Cape Fear

Robert De Niro as Max Cady in Cape Fear

Robert Mitchum as Max Cady in Cape Fear

It’s compare and contrast time. Max Cady, a psychopath recently out of stir after a long stretch for rape, sets out to terrorise lawyer Sam Bowden who he believes withheld information about his case at the trial which resulted in him going down. The original, directed by cult British director J. Lee Thompson in 1962, starred Robert Mitchum as the avenging psycho (a role he’d perfected in 1955’s Night Of The Hunter) and Gregory Peck as the apparently decent lawyer. Both turn up again in cameos in Martin Scorsese’s remake, in which things aren’t quite so clear cut. This time around Bowden (now played by Nick Nolte) is a lousy lawyer, and a philandering husband to boot, and Cady (Robert De Niro) isn’t just bad, he’s positively evil. The later version amps up the sex, too. Remember the infamous scene where Bowden’s daughter (Juliette Lewis) sucks the finger of Max Cady in the empty school theatre? And of course there’s Scorsese’s wham-bam hurricane-tossed ending. But sex, a big budget and lots of special effects to one side, the consensus seems to have it that Thompson’s is the better film, that drama as stormy as this works best when set in an age of innocence. As well as an elemental good versus evil thrust, Thompson also has Bernard Herrmann’s jangly score to help him along too, plus his instinct for the pace of a scene. Scorsese is, to be fair to him, after something more nuanced. His isn’t a clear-cut world of good v evil – everyone has done something that stinks in his Cape Fear. But does his finessing of moral positions make for a more satisfying, more humane drama, or a less dynamic film? Or both? Coming one year after Goodfellas Scorsese’s Cape Fear was fighting not just Thompson’s film but his own reputation.

© Steve Morrissey 2013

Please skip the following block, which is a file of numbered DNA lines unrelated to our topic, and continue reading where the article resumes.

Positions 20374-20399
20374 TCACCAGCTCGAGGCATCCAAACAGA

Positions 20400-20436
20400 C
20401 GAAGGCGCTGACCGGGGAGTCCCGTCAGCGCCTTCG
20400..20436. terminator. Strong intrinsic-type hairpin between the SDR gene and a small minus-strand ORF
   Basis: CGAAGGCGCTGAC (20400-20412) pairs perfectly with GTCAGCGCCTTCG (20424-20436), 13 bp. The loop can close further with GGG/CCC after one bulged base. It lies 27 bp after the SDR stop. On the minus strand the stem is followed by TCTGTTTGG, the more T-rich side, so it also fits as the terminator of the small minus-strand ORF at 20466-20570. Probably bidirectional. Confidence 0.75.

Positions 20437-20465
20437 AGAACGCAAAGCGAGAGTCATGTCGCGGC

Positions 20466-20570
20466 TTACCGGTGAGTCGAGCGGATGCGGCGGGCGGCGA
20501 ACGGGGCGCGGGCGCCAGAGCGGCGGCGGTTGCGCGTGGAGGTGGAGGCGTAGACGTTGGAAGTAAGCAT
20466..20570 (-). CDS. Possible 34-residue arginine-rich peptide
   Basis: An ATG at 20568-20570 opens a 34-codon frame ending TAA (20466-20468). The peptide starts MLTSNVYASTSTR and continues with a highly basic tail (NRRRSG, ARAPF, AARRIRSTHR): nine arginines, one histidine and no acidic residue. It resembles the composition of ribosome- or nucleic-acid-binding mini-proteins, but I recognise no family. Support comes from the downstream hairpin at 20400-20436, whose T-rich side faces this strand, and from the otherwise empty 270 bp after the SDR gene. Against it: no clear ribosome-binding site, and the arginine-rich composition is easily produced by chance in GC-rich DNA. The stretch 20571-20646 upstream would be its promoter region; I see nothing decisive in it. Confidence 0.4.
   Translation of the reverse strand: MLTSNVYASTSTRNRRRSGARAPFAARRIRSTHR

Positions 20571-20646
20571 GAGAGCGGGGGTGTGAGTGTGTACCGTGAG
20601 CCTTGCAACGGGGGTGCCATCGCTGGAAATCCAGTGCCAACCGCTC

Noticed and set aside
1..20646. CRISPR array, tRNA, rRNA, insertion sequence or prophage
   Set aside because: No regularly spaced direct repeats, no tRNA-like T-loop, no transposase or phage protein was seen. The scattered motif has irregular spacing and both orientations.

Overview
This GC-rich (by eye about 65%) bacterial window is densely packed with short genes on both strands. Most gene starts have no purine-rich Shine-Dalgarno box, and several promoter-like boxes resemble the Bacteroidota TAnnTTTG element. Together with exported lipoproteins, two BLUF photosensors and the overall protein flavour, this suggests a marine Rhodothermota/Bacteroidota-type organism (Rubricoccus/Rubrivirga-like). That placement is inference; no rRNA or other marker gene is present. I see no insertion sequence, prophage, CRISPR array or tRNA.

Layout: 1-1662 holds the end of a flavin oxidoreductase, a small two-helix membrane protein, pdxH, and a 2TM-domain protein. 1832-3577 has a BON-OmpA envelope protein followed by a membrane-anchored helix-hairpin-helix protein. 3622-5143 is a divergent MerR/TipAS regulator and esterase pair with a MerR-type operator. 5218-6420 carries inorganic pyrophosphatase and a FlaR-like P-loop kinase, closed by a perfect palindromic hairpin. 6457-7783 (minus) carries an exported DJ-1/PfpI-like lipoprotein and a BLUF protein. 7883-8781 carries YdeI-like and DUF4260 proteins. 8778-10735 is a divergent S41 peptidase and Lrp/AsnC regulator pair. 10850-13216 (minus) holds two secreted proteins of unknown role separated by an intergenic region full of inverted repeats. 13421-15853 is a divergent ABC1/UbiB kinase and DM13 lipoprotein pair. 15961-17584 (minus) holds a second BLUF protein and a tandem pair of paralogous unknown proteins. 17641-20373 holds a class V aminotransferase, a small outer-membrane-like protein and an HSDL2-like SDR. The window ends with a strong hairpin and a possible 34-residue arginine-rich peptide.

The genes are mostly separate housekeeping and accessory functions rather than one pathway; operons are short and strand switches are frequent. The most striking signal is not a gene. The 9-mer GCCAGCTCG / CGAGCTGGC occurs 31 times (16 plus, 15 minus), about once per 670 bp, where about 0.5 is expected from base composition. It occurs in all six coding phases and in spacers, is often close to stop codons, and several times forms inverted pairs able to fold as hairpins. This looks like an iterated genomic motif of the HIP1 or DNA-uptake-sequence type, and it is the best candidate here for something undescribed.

Cape Fear (1962) – at Amazon

Cape Fear (1991) – at Amazon

 

Duel in the Sun

Original foyer poster

Martin Scorsese reckons Duel in the Sun was the first film he ever saw and one of the reasons he became a director. It was made in the mid 1940s when David O Selznick was still basking in the glow of Gone with the Wind, in terms of bums on seats the biggest film ever made.

The legendary producer was also feeling pretty pleased with himself at having tempted Alfred Hitchcock to Hollywood, Rebecca and Spellbound being the result of that bit of handiwork.

Selznick was riding high. The stocky fortysomething was also riding a new starlet, 25-year-old Jennifer Jones. In a case of extreme hubris – those whom the gods wish to destroy, they first make movie producers – Selznick decided that he was going to make a film to top Gone with the Wind, and simultaneously make his hot girlfriend into a huge star.

So he got King Vidor in as director and cast Jones as a mixed-race orphan girl (“built by the Devil to drive men crazy,” as the poster has it) who finds herself caught between decent Jesse (Joseph Cotten) and his sexually forward brother Lewt (Gregory Peck). It’s a tug of war between head and loins, and there’s no prizes for guessing which wins out, albeit in a torrid, sensationally destructive way (see Gone with the Wind for the template).

The critics called Selznick’s film a hymn to the folly of middle-aged desire, gave it the nickname Lust in the Dust and tried to laugh it off the screen. The public liked it though, but not enough to actually make it profitable – it was at the time the most expensive film ever made.

Fittingly, it’s shot in Technicolor, as every film as loud, lavish, exotic and gloriously camp as this should be.



Duel in the Sun – Watch it/buy it at Amazon


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© Steve Morrissey 2013